Results tagged ‘ Randy Johnson ’

Been there, seen that – Unit edition

Randy Johnson’s retirement again hits the reset button on my personal perspective machine. Iconic athletes retire, you feel older, your appreciation grows for the life you’ve led.
That’s one of the wonderful things about the privilege of being a chronicler of sports and its personalities. There is no shortage of milestones on this yellow brick road.
The Big Unit and I spun in parallel orbits for nearly a quarter century, crossing paths only occasionally. This held true down to the finish.
On Sept. 22, I got to witness the last time Johnson struck out the side. It came in a one-inning relief appearance against the Diamondbacks in Chase Field, three subsequent relief outings from the end of his line.
Pretty significant, considering how many times the fearsome lefty fanned the side in his 4,135 innings. But it falls way short of other occasions where history and I happened to intersect — Johnson’s retirement is just another excuse for reflecting on them.
For instance, I am positive to have been the only person to have been on site for — not to mention the only reporter to have covered — each of these:
  • Nolan Ryan’s last five strikeouts. 

Came in seven four-hit innings against the Angels on Sept. 17, 1993 — five days before he tore an elbow ligament and walked off the Kingdome mound without having retired any Mariners, never to return. This was four years after the end of my newspaper career and into my decade as a magazine freelancer, but I was covering the game for The Associated Press.

  • Hank Aaron’s last home run.

Came on July 20, 1976 in Milwaukee’s County Stadium, in the seventh inning off Dick Drago. I just happened to be there, making a trip in relief of the Los Angeles Herald Examiner’s Angels beat writer, Dick Miller. Then Aaron just happened to play his next, and last, 24 games without again going deep, leaving the new magic number at 755.

  • Aaron’s 715th home run.
The one that broke Babe Ruth’s record. April 8, 1974 … Atlanta-Fulton County Stadium … fourth inning, off Al Downing. In my first full year on the Herald staff, beloved sports editor Bud Furillo assigned me to accompany legendary baseball writer Bob Hunter on the Dodgers’ first roadtrip of the season, with the expectancy of history in the air.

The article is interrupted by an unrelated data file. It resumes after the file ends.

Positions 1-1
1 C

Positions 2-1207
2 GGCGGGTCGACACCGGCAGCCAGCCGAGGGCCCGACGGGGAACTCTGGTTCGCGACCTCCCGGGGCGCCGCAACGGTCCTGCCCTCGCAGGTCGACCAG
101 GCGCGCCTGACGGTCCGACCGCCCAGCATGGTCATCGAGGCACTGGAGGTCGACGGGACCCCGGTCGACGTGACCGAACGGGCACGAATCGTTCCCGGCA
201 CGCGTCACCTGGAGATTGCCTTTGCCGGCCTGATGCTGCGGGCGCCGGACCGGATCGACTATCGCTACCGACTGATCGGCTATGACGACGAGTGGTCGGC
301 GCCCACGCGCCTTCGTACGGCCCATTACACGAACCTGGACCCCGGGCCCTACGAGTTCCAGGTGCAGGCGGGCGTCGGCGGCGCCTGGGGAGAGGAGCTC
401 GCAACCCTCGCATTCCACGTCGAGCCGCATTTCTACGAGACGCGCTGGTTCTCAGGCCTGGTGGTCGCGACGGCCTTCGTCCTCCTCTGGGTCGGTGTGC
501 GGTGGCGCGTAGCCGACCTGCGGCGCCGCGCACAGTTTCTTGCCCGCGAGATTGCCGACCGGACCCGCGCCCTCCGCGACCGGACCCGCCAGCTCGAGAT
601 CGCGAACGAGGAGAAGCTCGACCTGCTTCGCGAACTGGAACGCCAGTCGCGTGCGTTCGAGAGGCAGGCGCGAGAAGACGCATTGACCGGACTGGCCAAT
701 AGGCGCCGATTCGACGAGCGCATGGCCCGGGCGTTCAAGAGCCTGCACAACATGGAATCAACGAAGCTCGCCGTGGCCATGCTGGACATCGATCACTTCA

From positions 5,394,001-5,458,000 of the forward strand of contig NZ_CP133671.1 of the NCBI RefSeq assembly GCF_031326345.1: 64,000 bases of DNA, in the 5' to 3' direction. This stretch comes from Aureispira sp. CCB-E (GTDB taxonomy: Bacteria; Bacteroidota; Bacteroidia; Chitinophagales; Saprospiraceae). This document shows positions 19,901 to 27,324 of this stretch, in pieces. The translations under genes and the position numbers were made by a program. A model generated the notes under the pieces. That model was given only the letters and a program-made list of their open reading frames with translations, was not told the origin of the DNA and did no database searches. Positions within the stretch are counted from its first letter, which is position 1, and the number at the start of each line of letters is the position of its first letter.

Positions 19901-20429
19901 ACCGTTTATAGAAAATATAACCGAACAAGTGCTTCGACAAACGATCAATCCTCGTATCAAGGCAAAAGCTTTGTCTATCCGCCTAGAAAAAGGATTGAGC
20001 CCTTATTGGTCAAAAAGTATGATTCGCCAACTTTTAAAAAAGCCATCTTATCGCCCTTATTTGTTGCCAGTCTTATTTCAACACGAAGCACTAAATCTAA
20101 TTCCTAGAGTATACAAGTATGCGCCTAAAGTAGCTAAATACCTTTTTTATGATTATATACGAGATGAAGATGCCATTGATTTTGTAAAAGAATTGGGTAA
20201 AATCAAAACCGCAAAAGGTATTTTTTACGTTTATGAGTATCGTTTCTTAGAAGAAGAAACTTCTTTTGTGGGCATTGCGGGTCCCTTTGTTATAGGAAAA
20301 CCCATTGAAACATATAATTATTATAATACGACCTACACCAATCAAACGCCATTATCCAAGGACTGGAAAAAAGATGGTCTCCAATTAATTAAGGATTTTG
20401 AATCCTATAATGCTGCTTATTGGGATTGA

• Barry Bonds’ 756th homer.
 The one that broke the record I’d seen Aaron set 33 years earlier. August 7, 2007 … AT&T Park … fifth inning, off Mike Bacsik. I was assigned there by MLB.com earlier in the week, with instructions to hang until BB slew the record. My vigil was a lot briefer than that of the other BB in this equation — Barry Bloom.
Not a bad confluence of a forgettable man and unforgettable moments. 

Here’s a tip: Don’t have a cow

Off the top of my head … 

Unlike Alex Rodriguez, I’ve never been accused of pitch-tipping. However, there was that one summer in the country when we did a lot of cow-tipping. … 
Ironic, isn’t it? One minute, we learn that the staff of a well-known restaurant chain hated A-Rod because he didn’t tip, the next we’re told he tipped on the field. Maybe the guy just gets confused occasionally and doesn’t know where he is. … 
tipthewaiterdanreynoldsxp5.jpg
Headline: “Nats see light at end of tunnel.” Well, I hope they can get off the tracks before the train gets too close. … 
I recently speculated on mlb.com that Randy Johnson, who regrets not being able to close his 300-win deal while pitching for his hometown Diamondbacks, may yet get the opportunity to post the milestone “W” in Phoenix. The Giants will return to Chase Field on June 9 and Johnson — currently sitting on 297 — could come home at 299.